Here’s what else the IPA said this week:

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Imagine if the ABC was ten times bigger

February 12, 2015

From James Paterson

Treasurer Joe Hockey warned yesterday that the Commonwealth Government may “never get back to surplus.” This graph from the IPA’s Dr Mikayla Novak shows why that is a big problem:

This financial year Australians will pay $10.8 billion in interest on Commonwealth debt. That’s equal to:

Hipsters in San Francisco are learning the hard way that increasing the minimum wage is not a cost-free exercise. How many more independent bookstores closing will it take? (They obviously missed Mikayla’s article in The Canberra Times on Saturday which explained why minimum wage hikes hurt the poorest the most).

Wiltshire Police in the UK are definitely not Charlie. This week we learned they demanded a newsagent hand over a list of names of people who’d ordered the commemorative edition of Charlie Hebdo for the purposes of “community cohesion”. Don’t miss Mark Steyn’s brilliant take on Monday.

And you’ll be relieved to know that restoring freedom of speech doesn’t contravene Australia’s international human rights obligations, as Simon Breheny explained in this media release yesterday.

Meanwhile, in the UK Telegraph on Saturday, Christopher Booker had this very important piece on the scandal of “adjusted” official temperature records.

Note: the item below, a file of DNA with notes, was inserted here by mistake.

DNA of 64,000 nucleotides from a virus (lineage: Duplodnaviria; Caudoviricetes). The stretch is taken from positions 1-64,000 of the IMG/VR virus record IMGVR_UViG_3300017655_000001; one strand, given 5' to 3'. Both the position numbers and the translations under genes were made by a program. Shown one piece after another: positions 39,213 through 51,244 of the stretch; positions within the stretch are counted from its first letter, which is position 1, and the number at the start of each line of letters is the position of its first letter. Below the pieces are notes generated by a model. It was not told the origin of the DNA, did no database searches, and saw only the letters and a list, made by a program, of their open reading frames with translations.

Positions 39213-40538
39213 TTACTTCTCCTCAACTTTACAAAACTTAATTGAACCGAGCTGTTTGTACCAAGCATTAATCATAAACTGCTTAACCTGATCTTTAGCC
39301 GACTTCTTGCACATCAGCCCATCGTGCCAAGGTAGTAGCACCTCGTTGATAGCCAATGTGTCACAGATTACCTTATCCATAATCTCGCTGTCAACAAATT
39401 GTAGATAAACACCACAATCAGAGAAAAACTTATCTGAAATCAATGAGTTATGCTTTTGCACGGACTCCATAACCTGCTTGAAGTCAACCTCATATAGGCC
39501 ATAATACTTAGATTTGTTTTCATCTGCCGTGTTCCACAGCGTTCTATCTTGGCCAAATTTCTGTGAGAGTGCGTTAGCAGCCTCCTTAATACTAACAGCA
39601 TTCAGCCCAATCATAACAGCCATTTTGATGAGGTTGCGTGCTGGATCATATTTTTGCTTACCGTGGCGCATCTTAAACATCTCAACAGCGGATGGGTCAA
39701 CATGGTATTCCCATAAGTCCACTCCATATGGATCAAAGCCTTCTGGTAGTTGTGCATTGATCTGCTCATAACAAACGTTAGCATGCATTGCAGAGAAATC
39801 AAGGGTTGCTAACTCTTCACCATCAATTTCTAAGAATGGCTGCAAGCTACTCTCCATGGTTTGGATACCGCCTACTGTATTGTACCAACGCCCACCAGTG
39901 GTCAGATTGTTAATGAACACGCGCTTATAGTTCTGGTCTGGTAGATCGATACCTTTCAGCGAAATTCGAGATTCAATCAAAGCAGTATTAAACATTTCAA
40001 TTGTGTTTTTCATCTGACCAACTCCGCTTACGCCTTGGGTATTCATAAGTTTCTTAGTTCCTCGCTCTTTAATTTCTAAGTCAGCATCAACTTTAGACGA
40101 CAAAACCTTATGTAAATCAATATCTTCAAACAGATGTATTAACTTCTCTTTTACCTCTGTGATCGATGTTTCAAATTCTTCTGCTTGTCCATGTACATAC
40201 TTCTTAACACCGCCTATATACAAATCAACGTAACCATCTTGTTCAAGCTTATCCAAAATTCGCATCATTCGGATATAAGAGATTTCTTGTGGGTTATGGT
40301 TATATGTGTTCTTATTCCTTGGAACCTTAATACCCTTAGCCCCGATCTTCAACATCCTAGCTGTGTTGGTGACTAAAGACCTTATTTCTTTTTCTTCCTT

Spare a thought for our friends at The Washington Post, who on Tuesday were forced to grudgingly admit that Texas, under Republican Rick Perry’s leadership, has been responsible for about one third of all new jobs in America.

This is an interesting article from The New York Times on why Rand Paul has a much better shot at the Republican Party nomination for President than his dad did.

This is a terrific long review from the February edition of The New Criterion of a new book which argues that Aleksandr Solzhenitsyn has been unfairly maligned by the left.

Great news – the IPA’s Climate Change: The Facts 2014 is now also available to purchase as an e-book in Kindle, Kobo and Nook formats.

Here’s what else the IPA said this week:

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Hostility is overrated

February 5, 2015

From Peter Gregory

Who said a hostile Senate was a bad thing? Last year the parliament passed the fewest pages of legislation since 2002! In fact, as IPA research shows, the 4,607 of pages of Commonwealth legislation passed in 2014 was a 43% reduction since 2012: